'It starts with an apology': Local officials respond to N.H. gubernatorial candidate's anti-Mass. rhetoric

The welcome sign on the Massachusetts state border with New Hampshire. (Joseph Prezioso/AFP via Getty Images)
The welcome sign on the Massachusetts state border with New Hampshire. (Joseph Prezioso/AFP via Getty Images)

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There’s a heat emergency in effect today and tomorrow in Boston. That means the city’s community centers will be open to help residents cool off, as well as dozens of splash pads. Remember to stay hydrated and avoid these mistakes if you’re going out.

We have more on the weather below, but first some proverbial heat.

Massachusetts Gov. Maura Healey has no interest in getting into a war of words with former U.S. senator and New Hampshire gubernatorial candidate Kelly Ayotte over her anti-Bay State rhetoric. But the same can’t be said for every Massachusetts official. “It’s kind of sad that she would do something like that,” Lowell City Manager Tom Golden told WBUR’s Dave Faneuf, calling Ayotte’s recent comments targeting his community “cheap” and “childish.”

  • Here’s the backstory: Ayotte, a Republican, served in the U.S. Senate from 2011 to 2017 and is one of several candidates who have jumped into the 2024 race to replace outgoing New Hampshire Gov. Chris Sununu. In the past week, she has warned (repeatedly) the Granite State is “one election away” from becoming Massachusetts (which, according to her, is a bad thing). Ayotte dialed in during a Fox News interview, singling out Lowell and Lawrence as the source of her state’s fentanyl problems. “It’s killing our citizens,” said Ayotte, who subsequently took aim at WBZ’s Jon Keller yesterday for pushing back on her strategy.
  • Golden, a former longtime Democratic state representative, is pushing back, too. He argued that Ayotte’s time in the Senate did not result in any solutions “that actually made a difference” addressing the fentanyl crisis. He added New Hampshire spends less on substance abuse and mental health services than other states and suggested Ayotte focus on changing that if she becomes governor. “But I think it starts with an apology,” Golden said.
  • Meanwhile in Lawrence: City Council President Marc Laplante has extended an invite to Ayotte to witness the city’s drug enforcement efforts and “improve the cooperative relationship between our governments,” according to The Eagle-Tribune.
  • It’s not the first time a Republican has pointed the finger at the two Merrimack Valley cities for the growing fentanyl crisis in New Hampshire. Sununuformer Maine Gov. Paul LePage and former President Donald Trump all did the same thing in 2016 and 2017. (At the time, former Massachusetts Gov. Charlie Baker said illegal drugs take “a lot of different paths” through the country and called for working “together as a community to deal with this.”)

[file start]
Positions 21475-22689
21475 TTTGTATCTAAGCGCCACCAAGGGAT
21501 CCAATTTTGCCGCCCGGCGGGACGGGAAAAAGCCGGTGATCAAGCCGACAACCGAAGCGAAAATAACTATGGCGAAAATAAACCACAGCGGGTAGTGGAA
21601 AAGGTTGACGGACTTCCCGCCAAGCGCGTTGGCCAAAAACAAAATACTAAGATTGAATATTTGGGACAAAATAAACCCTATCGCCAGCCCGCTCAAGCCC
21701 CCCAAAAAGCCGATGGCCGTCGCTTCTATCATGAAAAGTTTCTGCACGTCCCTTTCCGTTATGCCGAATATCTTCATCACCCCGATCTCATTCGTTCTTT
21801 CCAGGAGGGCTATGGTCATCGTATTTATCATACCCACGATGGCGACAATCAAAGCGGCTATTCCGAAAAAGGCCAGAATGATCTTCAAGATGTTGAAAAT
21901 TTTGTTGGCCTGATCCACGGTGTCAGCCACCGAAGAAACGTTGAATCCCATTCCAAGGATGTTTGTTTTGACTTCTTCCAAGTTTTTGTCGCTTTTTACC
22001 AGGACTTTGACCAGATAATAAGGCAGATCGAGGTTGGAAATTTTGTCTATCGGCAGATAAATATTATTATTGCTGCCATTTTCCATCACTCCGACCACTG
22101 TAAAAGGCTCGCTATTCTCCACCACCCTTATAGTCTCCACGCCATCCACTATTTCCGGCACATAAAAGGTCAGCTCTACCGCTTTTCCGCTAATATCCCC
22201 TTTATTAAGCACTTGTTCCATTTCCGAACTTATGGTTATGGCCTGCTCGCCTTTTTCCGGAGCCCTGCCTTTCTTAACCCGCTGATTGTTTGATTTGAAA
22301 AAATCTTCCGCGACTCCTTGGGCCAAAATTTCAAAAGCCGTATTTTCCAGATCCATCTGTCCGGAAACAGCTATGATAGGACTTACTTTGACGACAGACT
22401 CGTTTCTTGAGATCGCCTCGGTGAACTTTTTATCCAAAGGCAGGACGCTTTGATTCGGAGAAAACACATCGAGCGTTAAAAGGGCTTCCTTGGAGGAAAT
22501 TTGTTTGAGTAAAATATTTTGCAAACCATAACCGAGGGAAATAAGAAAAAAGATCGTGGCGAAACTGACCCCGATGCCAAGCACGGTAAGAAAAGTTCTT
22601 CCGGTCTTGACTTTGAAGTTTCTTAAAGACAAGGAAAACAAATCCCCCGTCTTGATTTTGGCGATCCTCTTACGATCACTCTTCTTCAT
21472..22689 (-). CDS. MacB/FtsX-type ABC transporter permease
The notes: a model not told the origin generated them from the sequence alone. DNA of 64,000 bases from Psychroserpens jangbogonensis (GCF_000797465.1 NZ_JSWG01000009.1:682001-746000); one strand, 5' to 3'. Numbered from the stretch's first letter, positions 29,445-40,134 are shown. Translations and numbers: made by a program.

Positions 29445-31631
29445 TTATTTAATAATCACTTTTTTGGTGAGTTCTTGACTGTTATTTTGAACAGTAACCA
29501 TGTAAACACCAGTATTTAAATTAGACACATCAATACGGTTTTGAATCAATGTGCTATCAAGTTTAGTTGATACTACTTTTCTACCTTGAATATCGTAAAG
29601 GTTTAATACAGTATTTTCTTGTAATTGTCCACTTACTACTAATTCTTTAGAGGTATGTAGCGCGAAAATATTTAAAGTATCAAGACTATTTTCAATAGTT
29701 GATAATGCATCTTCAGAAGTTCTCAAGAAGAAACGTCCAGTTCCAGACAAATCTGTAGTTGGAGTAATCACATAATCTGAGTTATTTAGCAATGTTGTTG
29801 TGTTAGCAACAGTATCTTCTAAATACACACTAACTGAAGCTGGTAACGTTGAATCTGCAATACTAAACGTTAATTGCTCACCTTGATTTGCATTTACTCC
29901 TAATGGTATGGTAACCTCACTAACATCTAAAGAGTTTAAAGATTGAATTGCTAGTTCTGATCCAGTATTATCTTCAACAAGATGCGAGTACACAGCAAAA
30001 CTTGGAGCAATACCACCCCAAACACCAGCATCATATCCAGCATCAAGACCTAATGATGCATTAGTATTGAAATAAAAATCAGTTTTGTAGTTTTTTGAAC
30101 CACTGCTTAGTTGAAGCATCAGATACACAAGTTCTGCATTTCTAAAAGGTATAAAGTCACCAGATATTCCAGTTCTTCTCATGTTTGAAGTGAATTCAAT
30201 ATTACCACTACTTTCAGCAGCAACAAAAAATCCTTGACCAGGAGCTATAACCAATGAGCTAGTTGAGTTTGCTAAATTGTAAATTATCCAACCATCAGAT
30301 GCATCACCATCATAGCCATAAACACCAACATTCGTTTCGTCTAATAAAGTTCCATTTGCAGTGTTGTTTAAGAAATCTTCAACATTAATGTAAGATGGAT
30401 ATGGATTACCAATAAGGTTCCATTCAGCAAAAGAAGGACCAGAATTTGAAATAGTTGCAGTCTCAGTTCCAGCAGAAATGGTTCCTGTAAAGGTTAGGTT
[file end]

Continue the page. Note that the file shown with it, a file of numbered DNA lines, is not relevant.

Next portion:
Calling all artists: Lynn is looking for local creatives to help turn bus stop shelters into works of art. LeCrecia Thompson, an arts and culture planner for the city, tells WBUR’s Andrea Perdomo-Hernandez they’re hoping to incorporate more art into commuters’ daily lives and the shelters are “perfect canvases” to engage them. “People are using them. Why not make them more interesting?” Thompson said.

No more "nips" in New Bedford: The South Coast city’s licensing board controversially voted to ban the sale of the miniature alcohol bottles this week — and it’s created a bit of a kerfuffle. WPRI reports the New Bedford City Council is pretty peeved that the board unilaterally made the call without consulting them. However, Mayor Jon Mitchell is standing behind the move, calling the plastic shot bottles “a major source of litter.”

  • What’s next: The ban will take effect only after New Bedford’s liquor stores sell off their current inventory, which the licensing board estimates won’t be until November.

P.S.— If you need a Newport Folk Fest primer (or just don’t want to drive quite as far), come down to the Sound On Music Festival tonight at CitySpace! Concord native Ali McGuirk and friends will be filling the air with soulful, blues-tinged grooves. Grab a ticket (or two) here.


Nik DeCosta-Klipa Newsletter Editor
Nik DeCosta-Klipa is the newsletter editor for WBUR.



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